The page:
Monday, 25 October 2010
Rejection slips are disheartening and it's often difficult not to take them personally. I certainly have from time to time. You can't sweat blood over a manuscript for months on end and then feel a bit put out when your reward is a form letter that hasn't even been signed. However, don't let disappointment turn into despair. There many best-selling works that have sold in the millions that started their literary lives bouncing from publisher to publisher before finally getting into print. George MacDonald Fraser, James Joyce, Stephen King, and J K Rowling all faced multiple rejections before getting published. Granted, I often wish that Miss Rowling had skipped sending off that last submission, but the principle is still valid.
The thing to bear in mind is something I was surprised to discover myself: Not all editors who return my work are piggy-eyed, illiterate, uncultured vermin who wouldn't know good writing if it hit them square in the face tied to Hellfire missile. Manuscripts get rejected for many reasons and it often has nothing to do with the quality of the work. Publishers cater to particular audiences with particular tastes. Sending off a Tom Clancy-style thriller to a romance publisher isn't going to have much of a chance. Then there's the problem of everyone having the same great idea at the same time. Do you have a brilliant idea for a novel about a sexy female vampire detective in San Francisco? I hate to break it to you, but so did 999,999 other people.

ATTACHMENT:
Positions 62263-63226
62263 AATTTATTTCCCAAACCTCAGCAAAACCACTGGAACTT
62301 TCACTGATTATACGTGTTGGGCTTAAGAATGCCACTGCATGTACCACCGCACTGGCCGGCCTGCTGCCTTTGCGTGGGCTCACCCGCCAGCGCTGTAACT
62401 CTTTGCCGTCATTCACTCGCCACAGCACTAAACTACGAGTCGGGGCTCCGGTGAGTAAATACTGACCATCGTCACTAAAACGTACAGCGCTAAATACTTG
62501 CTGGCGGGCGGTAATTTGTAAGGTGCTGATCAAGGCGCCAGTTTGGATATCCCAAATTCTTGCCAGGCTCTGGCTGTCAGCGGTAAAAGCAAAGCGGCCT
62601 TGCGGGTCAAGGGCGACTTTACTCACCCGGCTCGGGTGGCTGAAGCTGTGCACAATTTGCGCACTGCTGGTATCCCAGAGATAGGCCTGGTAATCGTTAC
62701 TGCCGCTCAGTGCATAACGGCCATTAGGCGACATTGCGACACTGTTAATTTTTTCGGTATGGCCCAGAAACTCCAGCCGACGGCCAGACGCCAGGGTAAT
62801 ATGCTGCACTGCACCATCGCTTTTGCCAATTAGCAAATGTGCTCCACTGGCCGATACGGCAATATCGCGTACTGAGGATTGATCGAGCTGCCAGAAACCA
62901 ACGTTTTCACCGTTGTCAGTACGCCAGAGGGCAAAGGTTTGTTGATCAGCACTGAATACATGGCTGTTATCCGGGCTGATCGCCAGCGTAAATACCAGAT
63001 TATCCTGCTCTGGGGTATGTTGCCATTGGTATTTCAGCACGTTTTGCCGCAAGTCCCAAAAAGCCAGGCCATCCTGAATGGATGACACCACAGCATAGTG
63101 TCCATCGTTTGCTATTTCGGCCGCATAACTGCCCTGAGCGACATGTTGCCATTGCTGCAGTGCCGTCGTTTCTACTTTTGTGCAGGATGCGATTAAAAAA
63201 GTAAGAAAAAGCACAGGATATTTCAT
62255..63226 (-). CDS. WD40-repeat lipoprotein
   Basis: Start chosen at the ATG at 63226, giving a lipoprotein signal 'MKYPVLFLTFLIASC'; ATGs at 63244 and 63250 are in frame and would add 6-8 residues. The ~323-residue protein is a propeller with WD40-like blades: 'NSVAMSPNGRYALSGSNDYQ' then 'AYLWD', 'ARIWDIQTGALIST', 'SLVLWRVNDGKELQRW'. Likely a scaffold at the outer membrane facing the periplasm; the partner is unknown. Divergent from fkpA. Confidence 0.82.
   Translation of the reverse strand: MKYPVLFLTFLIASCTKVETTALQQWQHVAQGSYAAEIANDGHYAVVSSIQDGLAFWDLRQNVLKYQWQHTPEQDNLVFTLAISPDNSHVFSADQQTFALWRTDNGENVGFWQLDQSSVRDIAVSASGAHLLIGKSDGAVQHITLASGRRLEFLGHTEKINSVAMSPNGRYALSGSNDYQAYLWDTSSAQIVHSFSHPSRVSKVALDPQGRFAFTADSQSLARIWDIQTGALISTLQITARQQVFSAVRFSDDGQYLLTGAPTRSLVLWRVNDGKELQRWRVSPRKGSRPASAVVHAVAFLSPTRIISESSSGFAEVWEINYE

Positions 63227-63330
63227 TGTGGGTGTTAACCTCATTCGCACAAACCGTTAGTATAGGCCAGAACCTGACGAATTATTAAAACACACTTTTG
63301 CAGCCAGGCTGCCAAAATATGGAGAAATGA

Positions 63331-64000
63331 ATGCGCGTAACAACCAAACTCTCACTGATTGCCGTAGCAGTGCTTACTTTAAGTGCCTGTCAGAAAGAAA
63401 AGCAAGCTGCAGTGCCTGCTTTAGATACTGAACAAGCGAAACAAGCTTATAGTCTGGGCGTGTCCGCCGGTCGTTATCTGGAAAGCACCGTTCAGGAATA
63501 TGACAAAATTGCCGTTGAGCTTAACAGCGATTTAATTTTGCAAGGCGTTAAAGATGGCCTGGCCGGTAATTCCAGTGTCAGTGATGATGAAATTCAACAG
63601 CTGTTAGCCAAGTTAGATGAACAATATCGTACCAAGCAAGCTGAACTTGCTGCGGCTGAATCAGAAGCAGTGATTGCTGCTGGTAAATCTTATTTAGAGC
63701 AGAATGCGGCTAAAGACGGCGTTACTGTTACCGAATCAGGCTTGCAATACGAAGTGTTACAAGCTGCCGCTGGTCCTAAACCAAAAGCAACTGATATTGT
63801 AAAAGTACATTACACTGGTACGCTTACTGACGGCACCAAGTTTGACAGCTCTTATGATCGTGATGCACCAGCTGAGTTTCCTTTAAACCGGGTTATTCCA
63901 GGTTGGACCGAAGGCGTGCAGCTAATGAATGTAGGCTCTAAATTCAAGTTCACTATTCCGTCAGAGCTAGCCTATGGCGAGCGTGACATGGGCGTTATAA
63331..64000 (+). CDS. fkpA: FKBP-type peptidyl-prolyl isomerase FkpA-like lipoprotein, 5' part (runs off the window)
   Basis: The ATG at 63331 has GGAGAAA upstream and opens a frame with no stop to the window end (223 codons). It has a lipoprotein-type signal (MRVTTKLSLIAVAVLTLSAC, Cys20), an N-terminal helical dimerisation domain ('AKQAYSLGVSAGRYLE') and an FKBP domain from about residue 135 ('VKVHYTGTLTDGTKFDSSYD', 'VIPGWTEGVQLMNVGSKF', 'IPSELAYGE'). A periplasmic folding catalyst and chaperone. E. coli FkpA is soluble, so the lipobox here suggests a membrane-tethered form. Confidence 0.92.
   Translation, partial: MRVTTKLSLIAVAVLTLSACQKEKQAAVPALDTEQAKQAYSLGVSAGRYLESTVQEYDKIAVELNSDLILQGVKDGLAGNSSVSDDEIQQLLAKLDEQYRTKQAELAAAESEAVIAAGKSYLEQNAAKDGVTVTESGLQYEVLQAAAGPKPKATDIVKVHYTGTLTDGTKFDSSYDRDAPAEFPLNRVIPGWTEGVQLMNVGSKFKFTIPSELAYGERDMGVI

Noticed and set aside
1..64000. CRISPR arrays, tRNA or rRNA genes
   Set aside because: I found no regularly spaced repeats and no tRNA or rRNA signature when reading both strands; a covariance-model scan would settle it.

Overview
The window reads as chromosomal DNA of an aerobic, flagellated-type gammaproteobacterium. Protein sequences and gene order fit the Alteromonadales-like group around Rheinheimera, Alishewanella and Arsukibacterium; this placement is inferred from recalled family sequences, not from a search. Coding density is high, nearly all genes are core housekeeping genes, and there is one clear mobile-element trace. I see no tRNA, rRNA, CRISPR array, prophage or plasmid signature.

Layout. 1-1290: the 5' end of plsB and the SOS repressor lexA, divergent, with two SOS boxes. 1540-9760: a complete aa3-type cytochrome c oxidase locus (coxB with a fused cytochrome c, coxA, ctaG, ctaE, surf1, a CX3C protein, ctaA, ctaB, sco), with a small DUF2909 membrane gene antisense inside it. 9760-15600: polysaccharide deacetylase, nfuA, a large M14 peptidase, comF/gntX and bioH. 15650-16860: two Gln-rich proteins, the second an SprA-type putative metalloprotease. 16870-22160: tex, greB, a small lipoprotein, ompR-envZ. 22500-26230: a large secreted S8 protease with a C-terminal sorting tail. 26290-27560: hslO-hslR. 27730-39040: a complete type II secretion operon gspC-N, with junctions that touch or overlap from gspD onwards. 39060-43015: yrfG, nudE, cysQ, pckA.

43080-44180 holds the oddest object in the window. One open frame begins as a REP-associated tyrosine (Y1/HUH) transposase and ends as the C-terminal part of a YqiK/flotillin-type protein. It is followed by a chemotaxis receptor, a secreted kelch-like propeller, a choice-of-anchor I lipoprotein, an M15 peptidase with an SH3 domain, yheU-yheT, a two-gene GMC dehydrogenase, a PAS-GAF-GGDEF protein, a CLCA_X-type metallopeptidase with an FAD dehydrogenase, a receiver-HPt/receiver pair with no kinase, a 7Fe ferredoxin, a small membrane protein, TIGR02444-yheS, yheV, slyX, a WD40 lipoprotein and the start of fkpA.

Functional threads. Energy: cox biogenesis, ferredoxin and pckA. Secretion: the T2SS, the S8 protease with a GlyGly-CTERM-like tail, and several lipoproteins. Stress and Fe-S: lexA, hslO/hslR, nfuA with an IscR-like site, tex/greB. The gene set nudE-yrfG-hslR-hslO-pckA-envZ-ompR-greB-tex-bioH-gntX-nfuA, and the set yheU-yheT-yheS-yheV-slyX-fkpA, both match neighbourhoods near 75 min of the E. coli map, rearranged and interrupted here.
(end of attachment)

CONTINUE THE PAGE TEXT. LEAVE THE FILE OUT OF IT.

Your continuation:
It's even possible to be rejected by being successful. I've been turned down by some magazines, for example, because they'd just published one of my articles and didn't want my name showing up twice in a row.
The one sort of rejection slip you definitely shouldn't feel discouraged over is the one with a note scribbled on it or the email with the electronic equivalent. So long as the note isn't "We all hate you and hope that you're eaten by rabid weasels," you've just been given proof that you've taken a step up the ladder. Editors are incredibly busy people and taking the time to say anything besides the usual form letter is proof that they see that you have potential. I wished that I'd realised this when I received my first rejection letter as a teenager. I was so put out by the editor pointing out my messy typing and done-to-death plot that I didn't realise that what he was saying was, "Keep sending them, kid."
In the end, the best way to handle rejection is to persevere. If you've have talent and if you've put the work in, you'll eventually find your market. In the meantime, approach rejection slips as a hobby. Keep a scrap book of letters and email printouts and treat them like a stamp collection. One more slip from Random House and I'll have every publisher in New York.
If nothing else, it will give a prop to use on the book tour.